Pastors love to tell stories. They love to illustrate the truths of God's Word with stories of real people. And often those real people swim in the same fishbowl. Whether they realize it or not, PKs are particularly vulnerable to having the most personal parts of their lives become sermon fodder.
In my preaching ministry, there was a time when I would often expound upon the many experiences of my marriage and family. Our first child, Amy, arrived within three months of my first pastorate. Talk about great timing. Just when I needed a fresh batch of sermon illustrations, glory! The Lord gave me a baby girl!
Yet, I soon learned that even though the care and feeding of a congregational flock is important, it will never rank higher than the care I give my family. Wise is the pastor and discerning the man who seeks to guard his family in the small but meaningful ways. While I couldn't always prevent the peering eyes of my parishioners, I found a way to keep my wife and kids out of the spotlight with "the royalty rule" — either I receive permission to use a story, or I pay a royalty fee.
We've all heard the axiom, "It's easier to get forgiveness than permission." However, when it comes to my wife and kids, the royalty rule begins with permission. If I get the bright idea to use my lovely bride or one of my offspring as the subject of a fascinating illustration, she or he must grant me the permission first. I can choose to bypass this first important step and proceed directly to the pulpit and share their story. But if I use their story or talk about them without prior permission, then the royalty rule kicks in.
Seriously, consider this: If you want to make your kids famous due to your well-honed pulpit pontification, then at least have the decency to reimburse them for the free publicity you give them. Call it the price of embarrassment.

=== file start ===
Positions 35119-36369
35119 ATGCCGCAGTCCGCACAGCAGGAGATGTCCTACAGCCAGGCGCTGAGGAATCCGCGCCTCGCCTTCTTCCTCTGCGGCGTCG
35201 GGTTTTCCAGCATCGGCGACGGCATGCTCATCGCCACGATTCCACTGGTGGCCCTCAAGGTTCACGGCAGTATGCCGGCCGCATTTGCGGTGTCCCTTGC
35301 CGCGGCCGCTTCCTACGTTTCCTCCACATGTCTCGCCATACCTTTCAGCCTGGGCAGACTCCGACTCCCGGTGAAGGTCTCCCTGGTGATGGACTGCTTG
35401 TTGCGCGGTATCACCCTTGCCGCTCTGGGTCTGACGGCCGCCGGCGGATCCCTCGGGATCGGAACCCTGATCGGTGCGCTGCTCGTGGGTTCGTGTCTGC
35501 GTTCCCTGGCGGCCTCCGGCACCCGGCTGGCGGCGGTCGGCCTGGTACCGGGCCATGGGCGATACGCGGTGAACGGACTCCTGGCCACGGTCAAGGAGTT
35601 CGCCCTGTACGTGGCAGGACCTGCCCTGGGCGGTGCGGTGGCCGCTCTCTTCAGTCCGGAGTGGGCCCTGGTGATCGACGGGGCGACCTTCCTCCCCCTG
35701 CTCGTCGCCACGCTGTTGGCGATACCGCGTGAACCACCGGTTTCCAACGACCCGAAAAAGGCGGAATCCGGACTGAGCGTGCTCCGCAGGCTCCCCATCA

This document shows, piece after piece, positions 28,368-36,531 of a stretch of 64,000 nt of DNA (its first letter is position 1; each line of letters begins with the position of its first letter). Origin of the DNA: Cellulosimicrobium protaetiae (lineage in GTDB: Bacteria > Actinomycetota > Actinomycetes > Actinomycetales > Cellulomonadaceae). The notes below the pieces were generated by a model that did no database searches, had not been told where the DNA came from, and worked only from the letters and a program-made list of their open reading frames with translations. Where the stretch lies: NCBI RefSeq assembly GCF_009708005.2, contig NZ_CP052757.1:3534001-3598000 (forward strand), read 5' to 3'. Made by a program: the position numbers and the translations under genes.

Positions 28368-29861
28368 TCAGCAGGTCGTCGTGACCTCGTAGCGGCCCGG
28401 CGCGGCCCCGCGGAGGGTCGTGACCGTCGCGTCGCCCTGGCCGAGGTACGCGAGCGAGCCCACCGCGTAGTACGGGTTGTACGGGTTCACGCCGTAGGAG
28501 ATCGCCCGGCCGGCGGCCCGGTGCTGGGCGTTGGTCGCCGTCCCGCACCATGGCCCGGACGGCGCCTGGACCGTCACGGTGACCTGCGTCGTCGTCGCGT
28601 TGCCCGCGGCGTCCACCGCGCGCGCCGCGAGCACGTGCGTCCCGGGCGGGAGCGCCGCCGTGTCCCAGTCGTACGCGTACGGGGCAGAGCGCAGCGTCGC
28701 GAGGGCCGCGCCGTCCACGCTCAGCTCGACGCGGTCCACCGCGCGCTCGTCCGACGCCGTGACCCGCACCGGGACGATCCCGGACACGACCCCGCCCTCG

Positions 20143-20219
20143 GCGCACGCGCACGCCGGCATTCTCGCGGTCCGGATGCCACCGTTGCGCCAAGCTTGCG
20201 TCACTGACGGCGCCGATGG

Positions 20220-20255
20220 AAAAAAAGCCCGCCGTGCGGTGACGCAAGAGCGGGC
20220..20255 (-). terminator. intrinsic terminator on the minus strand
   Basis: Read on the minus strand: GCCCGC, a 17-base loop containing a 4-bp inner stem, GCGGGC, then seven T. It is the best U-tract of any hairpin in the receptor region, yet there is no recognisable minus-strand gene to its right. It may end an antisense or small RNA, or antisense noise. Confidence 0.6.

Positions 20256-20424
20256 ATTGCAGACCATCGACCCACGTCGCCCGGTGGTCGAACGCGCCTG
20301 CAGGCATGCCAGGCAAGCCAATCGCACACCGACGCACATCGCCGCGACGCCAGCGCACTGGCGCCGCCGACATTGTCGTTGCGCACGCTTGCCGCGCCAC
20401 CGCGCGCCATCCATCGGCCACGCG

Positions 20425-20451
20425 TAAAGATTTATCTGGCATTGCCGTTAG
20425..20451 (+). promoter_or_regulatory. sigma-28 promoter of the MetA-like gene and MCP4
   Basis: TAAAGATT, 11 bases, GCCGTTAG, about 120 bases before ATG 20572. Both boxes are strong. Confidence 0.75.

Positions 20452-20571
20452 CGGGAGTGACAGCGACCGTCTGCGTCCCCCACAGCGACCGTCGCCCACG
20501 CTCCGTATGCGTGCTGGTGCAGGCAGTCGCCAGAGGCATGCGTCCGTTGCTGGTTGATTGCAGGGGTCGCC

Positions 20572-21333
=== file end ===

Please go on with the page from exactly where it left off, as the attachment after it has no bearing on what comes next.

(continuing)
The actual amount of the royalty may vary. Some years ago when my wife was expecting our second child, I said from the pulpit, "Members of the monastic order take three vows, poverty, chastity and obedience — well, two out of three ain't bad." It got a great laugh, but, needless to say, I'm still paying the royalty on that untimely comment.
For a toddler or preschooler, the royalty may be a kiddie meal from their favorite fast-food restaurant. Teenagers, on the other hand, want cash, preferably ten- or twenty-dollar bills. Consider yourself warned. Repeated violations of the royalty rule can be expensive. And therein lies the genius of the royalty rule: It keeps me accountable to my family.
While on the surface the royalty rule may appear unnecessarily expensive and sermonically stifling, the blessings outweigh the liabilities. First and foremost, the royalty rule has kept me honest with my family. And it forces me to develop illustrations that do not depend on exposing my family's privacy. I stay focused on finding fresh stories for sermons. For a pastor to parade his family through the pulpit in a never-ending series of personal anecdotes is really illustrative laziness!
The third benefit: I am consciously on the lookout for my family's welfare. The message I then send is that I care more about them than I do the Sunday crowd. This underscores an important point. No matter how big or great or healthy a church the Lord uses pastors to build, our most important ministry is to minister to our families.
I want my kids to trust me when I tell them that Jesus is worthy of being followed. Yet how can they trust me and learn from my example if I'm willing to betray their privacy in a desperate attempt to breathe life into an otherwise boring sermon? That's a price I'm just not willing to pay.
Not too long ago, Amy called from college to say, "Thanks, Dad, for not talking about me from the pulpit." She attends a large Christian college awash with PKs, many of whom had their privacy showcased more than once from the pulpit. When I heard the gratitude in my daughter's voice, I realized then that the royalty rule was a blessing to all of us. Sure, the quest for a great story has often tempted me but then the royalty rule keeps me honest — and a few more bills stay in my wallet.
Ever feel like you need to wear a mask to cover up who you are? Are you concerned that, if people knew who you really are and how you really felt, they wouldn't understand?
One minister, two jobs and the family that's at the top of the list. The number of bivocational ministers, those in full- or part-time ministry who carry an additional job, is estimated by some researchers to be as high as 30 percent of ministers nationwide.
"You should see the church they attend," Lucille said, armed with bulletin and newsletter. Creases formed across my brow as celebration gave way to comparisons a trap that had sprung too many times.